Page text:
Very soon after becoming enrolled in a health care plan, you will receive a plastic card with a microchip, which resembles a credit card. As with a credit card, it is important that you sign on the back as soon as you get it. You will be asked to present this card every time you visit a health care provider. For most treatments, including all basic care and check-ups, you needn’t pay any additional fees.
If you are a member of the state health plan, you will have to pay 10 euros per quarter in cash which will be collected by the first doctor and dentist you visit. Should you need to visit a different practitioner during that same quarter, you will have to provide the receipt that you already paid the 10 euros. So always keep your receipt. You will also have to pay 10 euros each time you visit an emergency room. Children are exempt from this rule.
There are two basic possibilities for visiting health care providers – you can either make an appointment (Termin) or drop in during the regular visiting hours (Sprechstunden). The times for these visiting hours are almost always posted, either on the front door or gate of the doctor’s building. A notice is also generally posted when the doctor plans to go on vacation, indicating the name of a substitute doctor during this period should you unexpectedly need care while your regular doctor is away. Regular visiting hours tend to fall within the standard working day, so you might need to take time off your job to see a health care provider. No employer is allowed to deny you time off to see a doctor or dentist if you are sick or in great pain. This right is guaranteed by law. You can also expect to wait quite a while when you drop in during regular visiting hours.
While many people initially choose a health care provider near their home or workplace, a better strategy is to ask friends or colleagues for a recommendation. Doctors’ personalities and approaches to patients can vary widely. Some can give you the impression that you are merely a screw to be turned on their assembly line, while others are friendlier and frequently invite you to participate in preventative measures.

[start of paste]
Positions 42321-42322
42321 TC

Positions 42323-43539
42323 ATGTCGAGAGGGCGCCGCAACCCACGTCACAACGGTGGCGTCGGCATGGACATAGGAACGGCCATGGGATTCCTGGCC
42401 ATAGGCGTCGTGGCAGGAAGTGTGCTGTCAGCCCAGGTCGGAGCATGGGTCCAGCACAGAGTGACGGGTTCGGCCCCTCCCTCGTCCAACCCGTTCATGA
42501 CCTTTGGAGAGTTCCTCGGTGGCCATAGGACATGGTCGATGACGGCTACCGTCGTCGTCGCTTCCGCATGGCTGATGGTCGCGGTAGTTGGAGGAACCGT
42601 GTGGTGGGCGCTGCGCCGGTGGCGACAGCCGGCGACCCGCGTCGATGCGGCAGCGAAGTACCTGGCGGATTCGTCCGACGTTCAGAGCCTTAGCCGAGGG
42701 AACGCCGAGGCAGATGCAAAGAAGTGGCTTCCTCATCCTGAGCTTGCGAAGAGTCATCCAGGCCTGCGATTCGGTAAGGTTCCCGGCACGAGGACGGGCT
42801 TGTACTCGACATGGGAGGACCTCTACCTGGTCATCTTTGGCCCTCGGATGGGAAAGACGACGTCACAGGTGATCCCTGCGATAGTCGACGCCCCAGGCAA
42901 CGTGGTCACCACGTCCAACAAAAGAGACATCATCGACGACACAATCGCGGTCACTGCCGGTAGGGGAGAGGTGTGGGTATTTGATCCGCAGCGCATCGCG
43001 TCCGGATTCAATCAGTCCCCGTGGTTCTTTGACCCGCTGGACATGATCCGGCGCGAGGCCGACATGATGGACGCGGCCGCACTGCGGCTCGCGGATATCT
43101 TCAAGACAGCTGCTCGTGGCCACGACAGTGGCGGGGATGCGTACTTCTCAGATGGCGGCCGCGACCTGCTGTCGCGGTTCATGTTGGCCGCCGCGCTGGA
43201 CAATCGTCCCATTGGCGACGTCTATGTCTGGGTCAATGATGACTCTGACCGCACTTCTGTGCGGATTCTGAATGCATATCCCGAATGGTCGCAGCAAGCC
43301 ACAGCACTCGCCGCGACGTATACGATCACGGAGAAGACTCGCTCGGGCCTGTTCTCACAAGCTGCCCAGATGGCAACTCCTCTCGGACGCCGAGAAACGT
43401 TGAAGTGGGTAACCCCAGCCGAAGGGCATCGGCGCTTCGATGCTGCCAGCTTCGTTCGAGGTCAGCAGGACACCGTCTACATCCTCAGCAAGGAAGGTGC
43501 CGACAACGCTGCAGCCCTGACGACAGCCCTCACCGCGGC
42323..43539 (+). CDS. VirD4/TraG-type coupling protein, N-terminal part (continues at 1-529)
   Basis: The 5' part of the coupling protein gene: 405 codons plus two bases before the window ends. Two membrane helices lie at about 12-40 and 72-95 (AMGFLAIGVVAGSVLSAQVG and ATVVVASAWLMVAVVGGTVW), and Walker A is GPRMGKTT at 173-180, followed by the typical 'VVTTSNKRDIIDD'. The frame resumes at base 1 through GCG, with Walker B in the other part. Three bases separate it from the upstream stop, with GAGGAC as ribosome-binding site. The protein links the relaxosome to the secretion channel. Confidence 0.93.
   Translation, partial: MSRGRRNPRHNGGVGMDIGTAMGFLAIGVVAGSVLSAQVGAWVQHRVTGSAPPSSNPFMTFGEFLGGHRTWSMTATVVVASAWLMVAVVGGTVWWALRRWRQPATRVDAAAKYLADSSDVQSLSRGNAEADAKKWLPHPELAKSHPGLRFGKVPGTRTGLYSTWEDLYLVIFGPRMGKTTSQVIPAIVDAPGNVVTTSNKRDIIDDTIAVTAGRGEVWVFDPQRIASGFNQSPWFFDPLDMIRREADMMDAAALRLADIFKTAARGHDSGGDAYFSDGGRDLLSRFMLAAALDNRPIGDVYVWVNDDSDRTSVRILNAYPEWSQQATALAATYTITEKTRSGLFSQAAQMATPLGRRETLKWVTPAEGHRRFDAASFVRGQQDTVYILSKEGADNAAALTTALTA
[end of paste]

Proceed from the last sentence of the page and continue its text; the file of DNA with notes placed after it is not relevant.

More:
Remember that the German system does not require you to stay with any one doctor. If you’re dissatisfied, you can always seek treatment with another, and even get treatment for the same ailment if you feel your first doctor is not doing a good job.
With most health problems, you’re strongly advised to go to a general practitioner first and only then seek treatment with a specialist – if your regular doctor believes you need it. Your general practitioner will give you a referral (Überweisung) for the appropriate specialist if necessary and, in many cases, also recommend a few good specialists. One other important point: some doctors will only accept private patients, which means that if you’re in a statutory insurance plan, you either have to pass up these providers or pay entirely out of your own pocket when you seek treatment from them.
Potentially, one of the most frustrating aspects of living in a foreign country is not being able to communicate with your doctor in your own language. Don’t worry: most doctors in Germany have a basic level of English, but not all receptionists. Nevertheless, in most offices there should be at least one employee who can handle the details of your visit. If you are looking for English-speaking doctors and dentists in Germany, you should contact:
- The American Women's Club of the Taunus maintains a list based on members' experiences, but to access the list you should be a member. Tel: 06171 - 580 835, www.awctaunus.org
- The British Club of the Taunus puts new members in contact with existing local members to recommend doctors, dentists, etc. www.british-club.de
- The US Consulate maintains a list of English-speaking doctors at: http://germany.usembassy.gov/acs/lists/
Should you suddenly need treatment outside the regular working hours for most doctors, try calling your own doctor: he may have a recorded message telling you how he can be reached. If this fails, you should call the Emergency Doctors’ Service (ärztlicher Notdienst). These emergency telephone numbers depend on where you live (see separate section on emergency telephone numbers). These services offer considerable advice as to where you can go and, in some cases, even dispatch a physician to your home. However, if your problem appears to be very serious, even life threatening, you should call the police or the fire department.